that members of racial minorities feel that they are at a considerable
labor market disadvantage because of their race. The relatively large
decline in the N-to-E transition rate for nonwhites may very well mean
that nonwhites do suffer larger decreases in demand for their labor as
aggregate demand declines.



The major age differences in the responsiveness of unemployment and
participation rates can also be related to specific transition rates.
The unemployment rate of teenagers rose less than average as aggregate
demand fell because the U-to-E transition rate did not decline by as
much for teens as for other groups, and because the U-to-N transition
rate increased for teens (except nonwhite males) while decreasing for
other groups. The first phenomenon could indicate that reservation
wages fell more for teens than for other workers, or that the demand for
teenage labor decline less than the demand for others, while the second
phenomenon suggests that teens were more likely to become discouraged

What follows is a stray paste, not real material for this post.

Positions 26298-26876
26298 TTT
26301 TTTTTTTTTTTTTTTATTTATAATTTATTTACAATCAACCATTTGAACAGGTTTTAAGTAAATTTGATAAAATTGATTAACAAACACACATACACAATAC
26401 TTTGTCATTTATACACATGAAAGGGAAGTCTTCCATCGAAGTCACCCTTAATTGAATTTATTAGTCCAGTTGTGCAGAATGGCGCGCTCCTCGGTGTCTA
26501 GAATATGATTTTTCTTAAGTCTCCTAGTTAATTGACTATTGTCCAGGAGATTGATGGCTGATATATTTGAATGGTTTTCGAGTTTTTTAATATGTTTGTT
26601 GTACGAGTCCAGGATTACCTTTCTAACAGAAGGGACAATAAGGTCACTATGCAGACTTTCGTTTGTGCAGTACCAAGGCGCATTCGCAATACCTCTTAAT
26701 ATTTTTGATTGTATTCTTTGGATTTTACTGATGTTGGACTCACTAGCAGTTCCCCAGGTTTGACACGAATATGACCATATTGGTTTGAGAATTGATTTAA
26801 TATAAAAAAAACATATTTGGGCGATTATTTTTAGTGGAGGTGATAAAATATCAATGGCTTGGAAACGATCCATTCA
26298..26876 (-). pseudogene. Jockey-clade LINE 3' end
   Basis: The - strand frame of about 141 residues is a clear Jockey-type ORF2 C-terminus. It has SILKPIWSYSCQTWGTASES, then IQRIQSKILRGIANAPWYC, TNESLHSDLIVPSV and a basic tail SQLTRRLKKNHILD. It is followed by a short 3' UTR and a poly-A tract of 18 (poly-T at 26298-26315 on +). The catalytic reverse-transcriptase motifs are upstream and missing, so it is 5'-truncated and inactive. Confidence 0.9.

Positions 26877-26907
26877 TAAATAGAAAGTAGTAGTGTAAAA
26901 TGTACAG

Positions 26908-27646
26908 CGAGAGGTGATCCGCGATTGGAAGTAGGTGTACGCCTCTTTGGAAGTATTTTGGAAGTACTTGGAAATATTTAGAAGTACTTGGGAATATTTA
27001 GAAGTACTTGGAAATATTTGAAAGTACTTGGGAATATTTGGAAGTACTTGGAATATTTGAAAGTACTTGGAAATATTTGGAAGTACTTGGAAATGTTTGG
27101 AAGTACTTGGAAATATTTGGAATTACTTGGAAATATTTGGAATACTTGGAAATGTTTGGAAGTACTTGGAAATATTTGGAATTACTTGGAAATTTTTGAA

and quit looking for work. The response of the U-to-N transition
probability also obviously contributes to age differences in the
responsiveness of the labor force participation rate. Other factors are
the age differences responses of the N-to-E and N-to-U transition rates,
especially for nonwhite males. The large N-to-E response could indicate
that a substantial portion of the participation rate decline for teens
is the result of a decrease in the demand for their labor.



The result presented here lend support to many of the hypotheses
put forth earlier regarding the sources of demographic differences in
unemployment and participation rate behavior. The male/female
difference in unemployment rate behavior is indeed probably due to
differential changes in demand, which may be attributable to the
occupational distribution of the sexes. There is no support, however,
for the hypothesis that the participation rate differences arise because
women are more likely than men to be “added workers.”
Differences between the participation responses of whites and nonwhites
and between those of teens and other workers appear to be due both to